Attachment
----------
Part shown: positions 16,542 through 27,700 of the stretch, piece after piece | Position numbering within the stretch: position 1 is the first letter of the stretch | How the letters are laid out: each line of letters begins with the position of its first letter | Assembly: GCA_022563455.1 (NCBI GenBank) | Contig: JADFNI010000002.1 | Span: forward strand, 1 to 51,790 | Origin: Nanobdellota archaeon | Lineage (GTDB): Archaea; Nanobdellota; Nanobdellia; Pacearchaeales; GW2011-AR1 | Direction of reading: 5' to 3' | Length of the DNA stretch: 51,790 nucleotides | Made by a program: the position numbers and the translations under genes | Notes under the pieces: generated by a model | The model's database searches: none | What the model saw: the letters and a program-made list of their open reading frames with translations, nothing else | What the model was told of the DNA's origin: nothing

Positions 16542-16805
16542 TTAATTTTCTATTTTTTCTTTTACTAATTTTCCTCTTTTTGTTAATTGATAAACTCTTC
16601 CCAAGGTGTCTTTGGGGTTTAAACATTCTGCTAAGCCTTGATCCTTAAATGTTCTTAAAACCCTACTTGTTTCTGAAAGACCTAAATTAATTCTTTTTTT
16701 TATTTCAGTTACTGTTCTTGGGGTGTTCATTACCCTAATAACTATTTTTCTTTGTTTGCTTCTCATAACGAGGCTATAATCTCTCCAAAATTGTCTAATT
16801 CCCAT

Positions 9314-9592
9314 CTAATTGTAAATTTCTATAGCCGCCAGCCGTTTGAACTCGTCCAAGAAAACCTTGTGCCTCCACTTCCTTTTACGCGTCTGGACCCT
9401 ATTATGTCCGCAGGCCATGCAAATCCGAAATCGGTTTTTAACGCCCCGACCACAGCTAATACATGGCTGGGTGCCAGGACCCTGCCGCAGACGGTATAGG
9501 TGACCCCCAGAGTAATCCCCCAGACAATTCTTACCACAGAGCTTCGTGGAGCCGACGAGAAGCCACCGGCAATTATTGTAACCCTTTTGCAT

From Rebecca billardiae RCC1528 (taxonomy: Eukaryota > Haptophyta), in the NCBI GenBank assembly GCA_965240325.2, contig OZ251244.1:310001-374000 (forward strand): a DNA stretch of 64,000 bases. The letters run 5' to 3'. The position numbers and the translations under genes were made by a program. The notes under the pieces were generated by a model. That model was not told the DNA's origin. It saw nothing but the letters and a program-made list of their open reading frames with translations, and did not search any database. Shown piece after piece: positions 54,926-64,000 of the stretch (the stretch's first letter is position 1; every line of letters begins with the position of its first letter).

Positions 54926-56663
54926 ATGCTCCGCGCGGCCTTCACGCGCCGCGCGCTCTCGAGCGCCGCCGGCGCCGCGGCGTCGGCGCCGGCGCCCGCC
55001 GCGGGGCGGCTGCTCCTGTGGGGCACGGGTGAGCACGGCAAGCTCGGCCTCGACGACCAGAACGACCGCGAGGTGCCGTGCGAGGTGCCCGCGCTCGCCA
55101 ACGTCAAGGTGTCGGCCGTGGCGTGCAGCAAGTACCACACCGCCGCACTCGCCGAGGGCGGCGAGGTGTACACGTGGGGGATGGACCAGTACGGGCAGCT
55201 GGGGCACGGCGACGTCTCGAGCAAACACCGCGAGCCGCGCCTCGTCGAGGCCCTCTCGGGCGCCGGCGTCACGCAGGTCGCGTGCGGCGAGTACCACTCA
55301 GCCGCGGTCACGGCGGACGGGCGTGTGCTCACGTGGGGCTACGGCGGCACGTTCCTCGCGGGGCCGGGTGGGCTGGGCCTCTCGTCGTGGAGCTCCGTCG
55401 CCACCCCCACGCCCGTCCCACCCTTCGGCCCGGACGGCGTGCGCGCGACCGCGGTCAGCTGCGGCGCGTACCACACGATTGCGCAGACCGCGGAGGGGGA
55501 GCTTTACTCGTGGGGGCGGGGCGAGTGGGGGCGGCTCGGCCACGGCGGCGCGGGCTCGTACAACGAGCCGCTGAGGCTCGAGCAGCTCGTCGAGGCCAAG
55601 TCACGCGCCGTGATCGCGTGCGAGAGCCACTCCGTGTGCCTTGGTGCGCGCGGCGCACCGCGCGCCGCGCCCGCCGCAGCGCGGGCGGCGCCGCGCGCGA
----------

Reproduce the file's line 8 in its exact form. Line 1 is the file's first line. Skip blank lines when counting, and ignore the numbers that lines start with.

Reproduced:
9314 CTAATTGTAAATTTCTATAGCCGCCAGCCGTTTGAACTCGTCCAAGAAAACCTTGTGCCTCCACTTCCTTTTACGCGTCTGGACCCT